Serverless

Serverless

Executive summary

The next big thing that's been happening since 2011. The premise builds on paradigms before it, allowing you to manage less infrastructure and concentrate on your product.

Serverless means no operating systems, no patches, no orchestration and less scaling concern.

Serverless has been available for simple websites wince 2011 when amazon announced you could host a wwebsite directly on an S3 bucket. This immediately took away the need to deal with virtual machines and operating systems. Suddenly you could deploy a static website to an S3 bucket and it scaled all the way from free to millions of visitors. More recently, the term serverless is being used when moving more complex and interactive applications to a service that elevates you above the tasks of dealing with the OS, patching, or VMs.

To adopt serverless, there's a few things you will need to change. No servers means no containers, no os patching/upgrading. No on site staging environments (you have this in cloud already though, right?) and less work for your devops. Serverless technology has limitations that you need to be aware of and some applications cannot yet be migrated. For starters, AWS has a 3GB ceiling on memory usage and a 300 second limit on execution time. This makes it great for web apps, but terrible for long running tasks. Over time, the bar will continue to be raised.

I don't know about you, but a simplified future with concentrated focus on the application layer sounds like a win-win to me.

Latest industry developments

Nov 2017 AWS announces the first serverless database service. This takes advantage of AWS Aurora having separate compute and storage layers (really aurora is two services under the hood). You pay for the storage in GB hours and Compute/ram capacity time in per second increments.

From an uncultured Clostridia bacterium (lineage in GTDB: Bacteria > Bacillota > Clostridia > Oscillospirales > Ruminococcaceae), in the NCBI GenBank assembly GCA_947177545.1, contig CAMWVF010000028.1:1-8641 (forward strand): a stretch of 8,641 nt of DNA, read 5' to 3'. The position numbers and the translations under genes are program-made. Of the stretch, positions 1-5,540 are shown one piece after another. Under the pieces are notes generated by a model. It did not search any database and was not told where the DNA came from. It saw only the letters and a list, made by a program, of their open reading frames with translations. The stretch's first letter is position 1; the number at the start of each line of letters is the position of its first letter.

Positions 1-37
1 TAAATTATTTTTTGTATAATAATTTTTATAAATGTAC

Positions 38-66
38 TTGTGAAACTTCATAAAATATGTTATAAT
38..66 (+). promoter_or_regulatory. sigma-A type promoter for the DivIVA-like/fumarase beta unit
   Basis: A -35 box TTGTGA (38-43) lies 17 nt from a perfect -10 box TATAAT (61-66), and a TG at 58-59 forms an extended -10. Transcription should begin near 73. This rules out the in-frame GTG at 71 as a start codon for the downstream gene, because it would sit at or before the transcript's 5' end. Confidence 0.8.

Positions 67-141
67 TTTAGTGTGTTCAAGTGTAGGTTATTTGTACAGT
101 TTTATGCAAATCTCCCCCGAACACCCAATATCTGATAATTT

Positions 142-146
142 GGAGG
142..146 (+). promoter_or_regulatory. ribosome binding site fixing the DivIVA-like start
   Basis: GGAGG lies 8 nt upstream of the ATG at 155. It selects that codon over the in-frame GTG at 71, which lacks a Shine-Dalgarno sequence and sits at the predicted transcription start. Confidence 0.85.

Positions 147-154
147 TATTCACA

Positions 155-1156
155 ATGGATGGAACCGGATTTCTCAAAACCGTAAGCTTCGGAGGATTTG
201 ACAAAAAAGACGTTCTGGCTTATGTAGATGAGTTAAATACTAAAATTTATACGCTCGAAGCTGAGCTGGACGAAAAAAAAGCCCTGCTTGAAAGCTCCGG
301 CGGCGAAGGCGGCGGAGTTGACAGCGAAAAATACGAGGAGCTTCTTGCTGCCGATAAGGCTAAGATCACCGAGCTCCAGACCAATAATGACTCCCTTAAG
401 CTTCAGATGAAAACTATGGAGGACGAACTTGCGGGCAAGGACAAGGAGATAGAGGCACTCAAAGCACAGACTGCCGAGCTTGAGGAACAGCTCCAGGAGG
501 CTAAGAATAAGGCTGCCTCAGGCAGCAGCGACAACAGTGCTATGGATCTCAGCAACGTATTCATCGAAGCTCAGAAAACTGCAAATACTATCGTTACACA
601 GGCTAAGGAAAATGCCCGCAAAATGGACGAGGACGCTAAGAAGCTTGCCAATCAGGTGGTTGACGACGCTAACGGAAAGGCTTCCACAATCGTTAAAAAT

Nov 2017 AWS announces fargate. Manage containers without the orchestration.
Sep 2016 Microsoft announces Azure Functions to compete with AWS Lambda.
Sep 2016 Google announces Google Cloud Functions to compete with AWS Lambda.
Nov 2014 AWS announces lambda. Event driven containers billed per 100ms.
Feb 2011 AWS announces full static website hosting on S3.

Technical FAQ

I don't trust serverless

  • If you trust the entire service/supply chain of your chosen cloud provider, one more service in the chain is going to make very little difference to the sum.
Should we use software X to host our own serverless service?
  • The main attraction of serverless is not having to worry about the OS layer. This benefit if immediately lost if you are pay people to create, maintain and scale a serverless service. Unless your business model is to provide a serverless service to your customers i.e. you are a cloud, please don't do this.
We don't have great test coverage, will this be a problem?
  • Yes, and not just for serverless. If you have poor test coverage, the cost of change puts you at a competitive disadvantage.
Our app doesn't work in serverless
  • If your app doesn't work in a serverless architecture then it's either very specialised or much more likely, it's a legacy application that needs replacing.
Docker allows us to ship the OS and the app layer as a single immutable deployment. How do we know that our app that is working in dev, will also work in live?
There are a few options here.
  1. Run dev, staging and live in the cloud provider. Don't run anything locally. This ensures identical behaviour in those environments.
  2. Run just staging and live in the cloud provider. Accept that your local dev environment might pass tests that don't pass when they hit staging.

Can I help you?
Questions not answered here? Please contact me.



© 2017 Craig Mayhew